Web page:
Later, we get a full introduction of all band members and their respective bands, which takes quite a long time but is still funny in the process. But despite how funny Me First And The Gimme Gimmes are in between songs, we're still just listening to punk covers of famous songs, so there's in reality a hard upper limit of just how good the overall experience is after an hour or so. [7½]


It's the last day of the Punk In Drublic tour, which NOFX commemorates by having a team shot of some kind of booze in a circle behind the stage somewhere near the start time of their set. As we've learned over the years, just exactly when NOFX starts their set from the point we see Fat Mike, El Hefe, Smelly and Eric Melvin on stage is arbitrary: they wander back and forth until it's time to chat a little bit with the crowd long before they start their first song. First, they spot a guy with a giant pink mohawk and give him credit for having it stand up this late to the festival, and make fun of another mohawk whose hair-do fell apart already after Days N' Daze according to El Hefe. Then it's time to comment a little on Sweden: "What's wrong with this country - why can't you drink a beer and watch a concert at the same time", Fat Mike says, before giving credit to the boozers back at the beer garden: "Yeah I get it, you could see NOFX or drink beer and you chose beer.... we're NOFX, get ready for a big disappointment". Fun stuff as usual.


Then it's time for music. A skate punk classic, "Dinosaurs Will Die" kicks things off, but already the next song is a deep cut: "Day To Daze" is from "S&M Airlines", an underrated and excellent album from 1989 that rarely gets airtime these days. Some more chatter later and it's "Bob"'s turn to turn Mölleplatsen into a community-style sing-along, which continues on our favorite pair of government songs, "Perfect Government" and "Murder The Government".

At this point you've gotta admit, the band sounds pretty good! Not just sound-wise, but Fat Mike isn't as trashed as he usually is, so his vocals are on point, as is his hilarious in-between song banter. And with plenty of classics like "The Brews" coming in, the set pretty much takes care of itself. We also get to finally hear "72 Hookers" live and its "ululululululu" non-politically correct parts, where Fat Mike had asked whether there were any Muslims in the crowd here and concluded this is the whitest crowd they've played in front of this tour. The usual borderline offensive stuff from the band as usual.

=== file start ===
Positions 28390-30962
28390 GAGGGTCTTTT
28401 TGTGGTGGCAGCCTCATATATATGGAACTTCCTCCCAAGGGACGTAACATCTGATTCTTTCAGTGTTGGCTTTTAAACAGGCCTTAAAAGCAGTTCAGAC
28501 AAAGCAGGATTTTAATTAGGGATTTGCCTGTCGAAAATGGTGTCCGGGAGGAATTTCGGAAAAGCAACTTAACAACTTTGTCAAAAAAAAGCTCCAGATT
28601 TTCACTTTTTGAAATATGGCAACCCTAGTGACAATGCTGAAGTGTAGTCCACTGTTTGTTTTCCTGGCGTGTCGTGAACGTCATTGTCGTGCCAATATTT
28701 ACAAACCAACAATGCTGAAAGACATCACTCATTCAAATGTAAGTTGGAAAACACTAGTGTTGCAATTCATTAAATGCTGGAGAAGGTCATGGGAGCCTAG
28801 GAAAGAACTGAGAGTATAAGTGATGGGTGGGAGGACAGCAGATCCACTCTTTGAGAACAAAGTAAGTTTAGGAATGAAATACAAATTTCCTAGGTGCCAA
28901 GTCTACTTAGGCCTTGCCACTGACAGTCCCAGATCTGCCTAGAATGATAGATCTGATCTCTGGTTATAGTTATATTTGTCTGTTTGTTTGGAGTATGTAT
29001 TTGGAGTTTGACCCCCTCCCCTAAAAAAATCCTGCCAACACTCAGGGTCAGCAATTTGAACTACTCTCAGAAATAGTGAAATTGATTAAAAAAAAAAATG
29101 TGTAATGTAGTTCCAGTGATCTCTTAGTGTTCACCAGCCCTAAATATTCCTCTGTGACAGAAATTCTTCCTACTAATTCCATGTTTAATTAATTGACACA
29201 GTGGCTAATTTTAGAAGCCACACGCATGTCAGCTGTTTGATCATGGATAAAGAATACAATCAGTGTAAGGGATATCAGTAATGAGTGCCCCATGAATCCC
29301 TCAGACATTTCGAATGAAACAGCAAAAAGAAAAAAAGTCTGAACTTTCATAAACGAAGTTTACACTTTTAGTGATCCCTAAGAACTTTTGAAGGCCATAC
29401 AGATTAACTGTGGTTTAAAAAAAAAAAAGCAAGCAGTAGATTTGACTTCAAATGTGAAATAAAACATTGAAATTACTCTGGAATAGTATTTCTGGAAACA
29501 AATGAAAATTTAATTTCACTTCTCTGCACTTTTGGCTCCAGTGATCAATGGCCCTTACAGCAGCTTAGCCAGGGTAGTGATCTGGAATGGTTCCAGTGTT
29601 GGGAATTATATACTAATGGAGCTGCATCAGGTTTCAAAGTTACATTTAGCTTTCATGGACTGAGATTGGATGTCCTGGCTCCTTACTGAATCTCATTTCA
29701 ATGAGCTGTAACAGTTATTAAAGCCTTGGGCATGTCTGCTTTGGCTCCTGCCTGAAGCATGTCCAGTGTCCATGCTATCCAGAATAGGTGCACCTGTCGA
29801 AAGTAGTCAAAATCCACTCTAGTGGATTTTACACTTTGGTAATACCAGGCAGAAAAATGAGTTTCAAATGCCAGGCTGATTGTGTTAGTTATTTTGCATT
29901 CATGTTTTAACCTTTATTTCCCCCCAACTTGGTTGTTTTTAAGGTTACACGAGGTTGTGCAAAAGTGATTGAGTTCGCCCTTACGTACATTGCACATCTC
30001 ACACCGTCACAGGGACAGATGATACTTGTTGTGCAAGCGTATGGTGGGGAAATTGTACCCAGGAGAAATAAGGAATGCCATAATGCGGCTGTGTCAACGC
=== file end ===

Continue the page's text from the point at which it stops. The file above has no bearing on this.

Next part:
"Idiots Are Taking Over" is then aired, a song which has an eerie symbolism to today's social media environment despite having been written almost two decades ago about the governments in the world. We get a hardcore cut - Eric Melvin sings "Six Years On Dope", which perhaps wouldn't have been my choice from "First Ditch Effort" but at least we get one track from the album. In general, the band plays a wide variety of material from albums throughout their career, but still, seems shy about playing the new material. This despite Fat Mike even commenting "See, our new stuff is actually pretty good when you listen to it".

Perhaps the best song of the night is "Lori Meyers", where Jen from The Bombpops does an awesome rendition of Kim Shattuck's parts... and then we meet Jesse from Days N Daze once again, who this time wants to inform Fat Mike that someone was assaulted by four dudes in the crowd. Not sure what that's all about but given how unseriously it was taken by the band, it's probably just Jesse being wasted out of his mind as he has been since at least 2 pm today during their own set. "On your own time Jesse", Fat Mike even chirps at him.

Later, Karina from The Dancehall Crashers, who is playing keyboards on this tour, joins in to sing "Les Champs-Élysées", before the band reveals an updated, giant yellow banner (which, ironically, still has NOFX in exactly the same size in the middle). "This is our new song, at least pretend you like it", Fat Mike smirks before "I Love You More Than I Hate Me" is introduced to the set.


"Franco Un-American" gets one of the biggest sing-alongs tonight, before "Whoops, I OD'd" takes the set into a darker direction just before the encore. Here, the band continues with tight, aggressive skate punk in the form of "The Separation Of Church And Skate", before "Fuck The Kids II" misses an opportunity to shout at the beer garden, "Linoleum" draws another chant-along chorus (would have loved to hear "Linewleum" instead), and "Kill All The White Man" finishes the set in their usual chilled out manner.

So how was it? Lots of classics, some deeper cuts, and in the end, a solid NOFX show. Does it compare to the "Punk In Drublic" album set at Groezrock? Of course not. I've seen them eighteen times now and there are so many great shows in between. This one is a more sober, but still funny version of the same. In other words, NOFX played a NOFX show. [8½]